The context is:

Was mir am Besten an seinem Zimmer gefällt, ist der riesige Spiegel, der an der Wand hängt.
Ich denke, es lässt den Raum grösser und heller erscheinen.

I'm not sure if lässt and heller work in this context.

  • As it stands, this question is going to be closed as it is asking for proofreading. To prevent this, please ask about a specific problem you are having with this sentence. – Wrzlprmft Oct 23 '14 at 15:42
  • Compare german.stackexchange.com/questions/857/…. Also, what does “es” refer to? Voting to close now. – Carsten S Oct 23 '14 at 16:00
  • We are getting closer. There are still two separate questions here. Also please tell us what your problems with a word or construction are, so we can address these problems. We like questions about a single issue here that may be helpful to other people. – Wrzlprmft Oct 23 '14 at 16:05
  • I assume the question is about the collocation "lässt heller erscheinen", thus I moved it into the title. If I'm mistaken feel free to rollback my change (you shouldn't, however, rollback my typo and punctuation fixes ;) ) – Em1 Oct 23 '14 at 16:12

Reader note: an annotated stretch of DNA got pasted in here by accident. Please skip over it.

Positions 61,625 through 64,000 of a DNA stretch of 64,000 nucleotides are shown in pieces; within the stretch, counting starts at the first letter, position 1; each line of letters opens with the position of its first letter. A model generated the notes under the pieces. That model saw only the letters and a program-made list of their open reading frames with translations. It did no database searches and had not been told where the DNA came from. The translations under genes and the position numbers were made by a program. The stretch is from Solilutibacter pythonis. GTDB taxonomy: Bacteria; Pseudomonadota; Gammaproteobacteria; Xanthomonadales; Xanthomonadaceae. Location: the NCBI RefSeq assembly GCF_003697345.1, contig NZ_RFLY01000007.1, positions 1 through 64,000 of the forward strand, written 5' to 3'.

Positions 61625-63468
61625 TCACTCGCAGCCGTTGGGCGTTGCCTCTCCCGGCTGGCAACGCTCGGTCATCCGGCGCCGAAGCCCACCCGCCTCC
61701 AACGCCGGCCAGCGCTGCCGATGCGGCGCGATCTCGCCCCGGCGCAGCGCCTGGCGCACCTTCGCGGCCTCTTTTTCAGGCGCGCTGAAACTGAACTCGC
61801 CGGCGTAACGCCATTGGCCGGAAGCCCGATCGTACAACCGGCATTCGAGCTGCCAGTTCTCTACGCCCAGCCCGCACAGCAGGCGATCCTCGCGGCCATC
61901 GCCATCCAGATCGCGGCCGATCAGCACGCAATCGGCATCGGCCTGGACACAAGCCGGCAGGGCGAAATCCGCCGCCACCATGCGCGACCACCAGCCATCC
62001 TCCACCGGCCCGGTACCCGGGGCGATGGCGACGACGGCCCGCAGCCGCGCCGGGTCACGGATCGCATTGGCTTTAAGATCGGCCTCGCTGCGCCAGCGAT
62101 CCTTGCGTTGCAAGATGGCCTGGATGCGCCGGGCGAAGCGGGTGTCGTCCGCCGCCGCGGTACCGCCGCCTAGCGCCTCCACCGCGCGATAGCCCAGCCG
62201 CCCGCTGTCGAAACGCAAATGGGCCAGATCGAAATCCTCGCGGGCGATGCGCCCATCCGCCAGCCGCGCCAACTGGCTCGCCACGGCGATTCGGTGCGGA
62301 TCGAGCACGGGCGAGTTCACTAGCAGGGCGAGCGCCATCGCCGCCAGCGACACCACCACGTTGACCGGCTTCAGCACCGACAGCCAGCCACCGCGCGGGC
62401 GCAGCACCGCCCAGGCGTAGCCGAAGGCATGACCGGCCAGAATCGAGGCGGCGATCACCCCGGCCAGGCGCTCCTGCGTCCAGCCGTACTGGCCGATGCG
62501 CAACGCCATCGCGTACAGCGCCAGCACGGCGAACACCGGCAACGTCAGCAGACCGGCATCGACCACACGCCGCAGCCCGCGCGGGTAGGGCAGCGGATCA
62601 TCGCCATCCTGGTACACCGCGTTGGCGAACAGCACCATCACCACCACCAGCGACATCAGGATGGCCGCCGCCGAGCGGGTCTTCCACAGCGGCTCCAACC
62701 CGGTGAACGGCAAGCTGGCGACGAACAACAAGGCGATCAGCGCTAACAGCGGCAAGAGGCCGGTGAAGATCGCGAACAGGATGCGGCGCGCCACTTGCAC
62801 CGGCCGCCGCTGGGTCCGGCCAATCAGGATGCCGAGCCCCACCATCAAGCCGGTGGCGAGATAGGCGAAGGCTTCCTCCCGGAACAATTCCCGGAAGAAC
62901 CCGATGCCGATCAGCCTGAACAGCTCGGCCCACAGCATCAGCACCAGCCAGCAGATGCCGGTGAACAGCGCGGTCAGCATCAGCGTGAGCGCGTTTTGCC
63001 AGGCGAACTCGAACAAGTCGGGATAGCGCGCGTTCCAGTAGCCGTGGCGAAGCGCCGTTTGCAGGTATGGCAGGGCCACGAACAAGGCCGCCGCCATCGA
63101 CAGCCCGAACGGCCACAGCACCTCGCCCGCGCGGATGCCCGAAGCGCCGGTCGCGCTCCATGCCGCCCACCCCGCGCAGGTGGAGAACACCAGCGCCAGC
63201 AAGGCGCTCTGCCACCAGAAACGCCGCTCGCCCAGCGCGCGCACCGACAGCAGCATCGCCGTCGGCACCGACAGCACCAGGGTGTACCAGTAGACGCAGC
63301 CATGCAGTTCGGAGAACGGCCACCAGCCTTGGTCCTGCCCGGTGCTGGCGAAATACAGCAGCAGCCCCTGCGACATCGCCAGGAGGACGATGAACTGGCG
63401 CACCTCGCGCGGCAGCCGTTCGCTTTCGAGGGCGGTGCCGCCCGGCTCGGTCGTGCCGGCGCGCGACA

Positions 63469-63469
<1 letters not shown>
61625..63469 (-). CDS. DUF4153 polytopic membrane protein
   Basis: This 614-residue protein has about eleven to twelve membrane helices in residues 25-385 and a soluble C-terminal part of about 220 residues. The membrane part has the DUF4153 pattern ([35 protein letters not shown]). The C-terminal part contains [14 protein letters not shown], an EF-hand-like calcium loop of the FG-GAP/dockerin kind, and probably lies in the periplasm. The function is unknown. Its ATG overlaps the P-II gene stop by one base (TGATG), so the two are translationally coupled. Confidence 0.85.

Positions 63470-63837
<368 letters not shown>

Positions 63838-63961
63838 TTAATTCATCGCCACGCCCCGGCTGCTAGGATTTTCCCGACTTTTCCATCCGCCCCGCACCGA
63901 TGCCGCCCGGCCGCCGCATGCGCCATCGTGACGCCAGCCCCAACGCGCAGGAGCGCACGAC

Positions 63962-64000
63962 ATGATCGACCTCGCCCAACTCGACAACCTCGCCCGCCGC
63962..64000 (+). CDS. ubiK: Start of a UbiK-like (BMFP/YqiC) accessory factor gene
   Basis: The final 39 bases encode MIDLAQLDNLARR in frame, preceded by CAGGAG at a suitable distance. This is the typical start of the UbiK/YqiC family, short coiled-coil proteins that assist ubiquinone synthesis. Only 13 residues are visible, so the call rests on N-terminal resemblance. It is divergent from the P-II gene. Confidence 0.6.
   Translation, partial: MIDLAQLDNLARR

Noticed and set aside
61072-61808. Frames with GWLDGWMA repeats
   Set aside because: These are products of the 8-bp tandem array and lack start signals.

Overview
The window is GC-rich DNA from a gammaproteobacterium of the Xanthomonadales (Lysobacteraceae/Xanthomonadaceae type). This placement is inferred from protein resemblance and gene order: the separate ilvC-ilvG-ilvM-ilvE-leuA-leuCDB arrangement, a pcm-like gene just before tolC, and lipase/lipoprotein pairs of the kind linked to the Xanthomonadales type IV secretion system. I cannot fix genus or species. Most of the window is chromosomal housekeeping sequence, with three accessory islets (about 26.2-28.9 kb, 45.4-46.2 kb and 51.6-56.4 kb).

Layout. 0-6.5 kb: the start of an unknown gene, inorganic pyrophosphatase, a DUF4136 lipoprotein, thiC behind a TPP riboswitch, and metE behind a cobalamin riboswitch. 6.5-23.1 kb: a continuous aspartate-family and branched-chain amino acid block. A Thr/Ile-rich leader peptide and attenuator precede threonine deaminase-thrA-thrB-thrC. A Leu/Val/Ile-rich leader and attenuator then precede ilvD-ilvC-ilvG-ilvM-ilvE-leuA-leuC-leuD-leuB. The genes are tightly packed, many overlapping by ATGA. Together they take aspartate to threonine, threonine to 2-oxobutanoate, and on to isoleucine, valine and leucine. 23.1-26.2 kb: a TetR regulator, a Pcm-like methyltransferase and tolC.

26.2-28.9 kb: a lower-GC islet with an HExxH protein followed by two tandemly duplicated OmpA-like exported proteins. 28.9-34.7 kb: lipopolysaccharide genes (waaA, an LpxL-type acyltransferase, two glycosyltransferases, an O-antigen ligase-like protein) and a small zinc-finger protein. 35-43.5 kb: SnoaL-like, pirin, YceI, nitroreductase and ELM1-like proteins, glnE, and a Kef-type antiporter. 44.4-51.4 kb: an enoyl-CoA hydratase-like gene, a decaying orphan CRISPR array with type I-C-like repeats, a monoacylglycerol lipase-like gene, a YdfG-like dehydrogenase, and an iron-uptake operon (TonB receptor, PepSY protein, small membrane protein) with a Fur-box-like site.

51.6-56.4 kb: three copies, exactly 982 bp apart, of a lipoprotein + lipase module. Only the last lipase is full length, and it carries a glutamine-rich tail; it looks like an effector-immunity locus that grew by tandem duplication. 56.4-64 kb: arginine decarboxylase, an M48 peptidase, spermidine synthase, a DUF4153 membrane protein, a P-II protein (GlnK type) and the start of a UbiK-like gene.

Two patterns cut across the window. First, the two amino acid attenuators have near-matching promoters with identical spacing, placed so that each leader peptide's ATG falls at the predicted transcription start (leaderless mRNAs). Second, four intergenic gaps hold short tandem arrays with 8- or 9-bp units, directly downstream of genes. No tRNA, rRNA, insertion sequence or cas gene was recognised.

• @Em1: Ah, I haven’t even considered that those could belong to one aspect (which shows once more, why you should explain what your issues are). – Wrzlprmft Oct 23 '14 at 16:15

Yes, it is completely correct. But, since it is "der Spiegel" you should write:
Ich denke, er läßt ...

  • Do you have to switch er and läßt around? – Holly Oct 23 '14 at 19:39
  • No, you would only do that if it would be a question. – Martin Peters Oct 24 '14 at 4:57

Assuming this is the original question, yes, "heller erscheinen lassen" is totally correct.

As for the rest of the sentences, definitely replace "es" with "er" - lots of objects are considered masculine or feminine in Germany and are therefore referred to as such.

Personally, I would also leave out the "der an der Wand hängt.". Where else would a mirror be?

  • Some people have a mirror on the ceiling or as the door of their wardrobe, so there are options. But yes: it is slightly redundant. – Matthias Oct 23 '14 at 17:08

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